Lemmy - 1 year ago 71

Python Question

I would like to ask you how can I get a list of operations I have to do to obtain the result.

The simple example:

There is a number N. Your goal is to find out the minimum operations (x/3, x/2, x-1) you have to do to get 1.

So for example minop(10) = 3 (because **1.** 10-1=9, **2.** 9/3=3, **3.** 3/3=1).

This function is very simple with bottom-up approach in Python:

`# the opt is an optimum nuber of operations for index to get to one`

# the op list should be a list of operations but it does not work

# correctly. For minop(10) would return opt = 3 (three

#operations), op = [1,3,3] (minus one, divide three, divide three)

opt = [0,0,0,0,0,0,0,0,0,0,0,0] # optimum number of operation for i

op = []

def minop(n):

opt[1]=0

for i in range(2,n+1):

opt[i]=opt[i-1]+1

op.append(1) # INCORRECT

if i%2==0:

opt[i] = min(1+opt[i/2],opt[i])

op[-1]=2 # INCORRECT

if i%3==0:

opt[i] = min(1+opt[i/3],opt[i])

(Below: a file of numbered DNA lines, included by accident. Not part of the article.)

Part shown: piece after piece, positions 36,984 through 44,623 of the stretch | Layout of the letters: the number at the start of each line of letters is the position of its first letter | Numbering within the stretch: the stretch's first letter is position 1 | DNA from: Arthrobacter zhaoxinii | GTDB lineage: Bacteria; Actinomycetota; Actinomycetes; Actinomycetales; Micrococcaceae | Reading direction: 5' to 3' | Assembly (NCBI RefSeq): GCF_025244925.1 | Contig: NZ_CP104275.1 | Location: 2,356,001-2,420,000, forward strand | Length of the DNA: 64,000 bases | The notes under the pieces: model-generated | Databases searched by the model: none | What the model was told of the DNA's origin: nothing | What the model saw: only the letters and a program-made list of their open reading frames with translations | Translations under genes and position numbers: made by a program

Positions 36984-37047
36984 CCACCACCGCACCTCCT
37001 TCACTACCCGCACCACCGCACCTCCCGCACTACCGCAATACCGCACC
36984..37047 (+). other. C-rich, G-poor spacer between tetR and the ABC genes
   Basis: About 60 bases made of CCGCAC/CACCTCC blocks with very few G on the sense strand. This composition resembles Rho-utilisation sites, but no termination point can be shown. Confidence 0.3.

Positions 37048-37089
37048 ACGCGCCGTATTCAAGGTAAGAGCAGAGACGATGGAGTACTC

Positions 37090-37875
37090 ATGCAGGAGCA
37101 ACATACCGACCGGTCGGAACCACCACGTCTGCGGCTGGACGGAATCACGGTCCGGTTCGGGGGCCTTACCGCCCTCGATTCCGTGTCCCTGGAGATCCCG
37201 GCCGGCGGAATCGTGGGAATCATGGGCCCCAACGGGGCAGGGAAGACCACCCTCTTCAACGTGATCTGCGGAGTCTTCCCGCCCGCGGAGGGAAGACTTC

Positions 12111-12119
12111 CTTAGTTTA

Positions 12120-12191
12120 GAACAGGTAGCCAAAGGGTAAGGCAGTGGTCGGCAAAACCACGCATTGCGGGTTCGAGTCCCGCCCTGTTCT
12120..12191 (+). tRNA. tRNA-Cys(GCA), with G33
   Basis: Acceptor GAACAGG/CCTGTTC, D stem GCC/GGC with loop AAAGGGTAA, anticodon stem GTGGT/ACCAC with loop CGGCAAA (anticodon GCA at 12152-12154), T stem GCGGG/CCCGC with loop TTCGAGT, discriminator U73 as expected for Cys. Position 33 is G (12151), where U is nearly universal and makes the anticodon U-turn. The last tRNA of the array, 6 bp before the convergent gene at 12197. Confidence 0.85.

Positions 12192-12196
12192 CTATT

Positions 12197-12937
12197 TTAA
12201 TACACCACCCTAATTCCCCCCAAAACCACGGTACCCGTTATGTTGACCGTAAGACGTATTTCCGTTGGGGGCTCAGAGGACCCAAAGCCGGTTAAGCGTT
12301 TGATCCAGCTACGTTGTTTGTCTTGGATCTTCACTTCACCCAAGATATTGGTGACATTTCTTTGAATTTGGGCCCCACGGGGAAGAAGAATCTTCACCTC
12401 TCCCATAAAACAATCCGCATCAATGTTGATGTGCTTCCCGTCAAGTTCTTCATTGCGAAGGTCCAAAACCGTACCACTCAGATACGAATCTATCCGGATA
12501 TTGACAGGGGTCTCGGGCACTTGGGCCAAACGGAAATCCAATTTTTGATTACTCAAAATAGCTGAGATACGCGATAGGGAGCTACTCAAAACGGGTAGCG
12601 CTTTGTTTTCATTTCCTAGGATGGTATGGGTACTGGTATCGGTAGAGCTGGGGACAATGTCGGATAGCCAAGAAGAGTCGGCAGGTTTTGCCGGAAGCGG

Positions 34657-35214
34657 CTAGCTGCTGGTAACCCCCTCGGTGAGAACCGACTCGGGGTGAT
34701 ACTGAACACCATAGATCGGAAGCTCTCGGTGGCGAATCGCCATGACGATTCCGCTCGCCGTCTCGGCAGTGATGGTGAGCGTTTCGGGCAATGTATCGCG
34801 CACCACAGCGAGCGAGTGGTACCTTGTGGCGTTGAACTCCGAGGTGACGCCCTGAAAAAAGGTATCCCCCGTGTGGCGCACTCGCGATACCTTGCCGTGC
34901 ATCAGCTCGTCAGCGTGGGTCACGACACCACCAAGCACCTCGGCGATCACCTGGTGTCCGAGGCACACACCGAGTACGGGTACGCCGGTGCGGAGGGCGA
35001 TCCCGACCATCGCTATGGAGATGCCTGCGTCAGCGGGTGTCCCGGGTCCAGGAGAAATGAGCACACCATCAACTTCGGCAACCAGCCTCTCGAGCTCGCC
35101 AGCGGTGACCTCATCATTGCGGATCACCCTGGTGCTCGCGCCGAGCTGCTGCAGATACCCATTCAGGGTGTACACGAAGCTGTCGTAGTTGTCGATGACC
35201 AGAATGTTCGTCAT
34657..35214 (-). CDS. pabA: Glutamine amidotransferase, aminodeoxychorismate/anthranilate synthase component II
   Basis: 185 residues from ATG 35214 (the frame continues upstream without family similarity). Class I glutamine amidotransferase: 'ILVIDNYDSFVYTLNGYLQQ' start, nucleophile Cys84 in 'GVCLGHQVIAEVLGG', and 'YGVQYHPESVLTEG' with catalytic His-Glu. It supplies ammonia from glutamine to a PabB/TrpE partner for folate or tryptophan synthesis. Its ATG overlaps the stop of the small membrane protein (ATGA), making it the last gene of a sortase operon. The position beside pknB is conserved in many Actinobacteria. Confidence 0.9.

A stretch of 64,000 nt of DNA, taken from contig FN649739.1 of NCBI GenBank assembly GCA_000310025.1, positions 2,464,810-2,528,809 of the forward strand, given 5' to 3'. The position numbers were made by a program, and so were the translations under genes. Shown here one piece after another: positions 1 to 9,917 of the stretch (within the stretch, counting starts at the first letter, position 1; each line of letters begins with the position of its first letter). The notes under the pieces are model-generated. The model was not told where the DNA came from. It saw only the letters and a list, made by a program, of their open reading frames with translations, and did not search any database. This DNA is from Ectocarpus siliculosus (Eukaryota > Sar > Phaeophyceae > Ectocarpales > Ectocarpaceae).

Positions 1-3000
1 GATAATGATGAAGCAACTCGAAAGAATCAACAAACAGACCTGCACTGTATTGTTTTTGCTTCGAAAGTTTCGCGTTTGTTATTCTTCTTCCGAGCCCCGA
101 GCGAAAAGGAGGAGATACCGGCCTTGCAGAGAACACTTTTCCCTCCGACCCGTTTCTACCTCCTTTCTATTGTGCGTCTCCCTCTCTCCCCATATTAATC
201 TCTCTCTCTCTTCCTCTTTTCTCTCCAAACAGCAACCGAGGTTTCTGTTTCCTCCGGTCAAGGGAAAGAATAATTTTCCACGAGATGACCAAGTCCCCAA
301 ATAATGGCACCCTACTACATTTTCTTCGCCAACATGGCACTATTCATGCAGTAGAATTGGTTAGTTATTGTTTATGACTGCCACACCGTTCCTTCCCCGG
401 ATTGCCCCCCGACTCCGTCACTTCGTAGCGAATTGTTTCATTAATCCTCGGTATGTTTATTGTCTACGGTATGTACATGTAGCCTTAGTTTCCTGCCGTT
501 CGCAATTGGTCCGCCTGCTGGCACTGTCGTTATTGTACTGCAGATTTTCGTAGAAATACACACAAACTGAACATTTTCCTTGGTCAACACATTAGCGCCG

op[-1]=3 # INCORRECT

return opt[n],op

As you can see, the op list should contain minimum list of operations (represented by numbers) needed to get from

`n`

`1`

Recommended for you: Get network issues from **WhatsUp Gold**. **Not end users.**

Answer Source

The most important error in your code is that you update `opt[i]`

in both `if`

blocks even if the operation does not yield a better result.

Here is a corrected version of your code:

```
def minop(n):
op = [[], []]
for i in range(2,n+1):
ref = i-1
best = 1
if i%2==0 and len(op[i/2]) < len(op[ref]):
ref = i/2
best = 2
if i%3==0 and len(op[i/3]) < len(op[ref]):
ref = i/3
best = 3
op.append([best] + op[ref][:]) # slice to get separate copy
return len(op[n]), op[n]
print minop(10)
```

It outputs:

```
(3, [1, 3, 3])
```

Meaning: 3 operations, which are `-1`

, `/3`

, `/3`

.

See it run on eval.in

Recommended from our users: **Dynamic Network Monitoring from WhatsUp Gold from IPSwitch**. ** Free Download**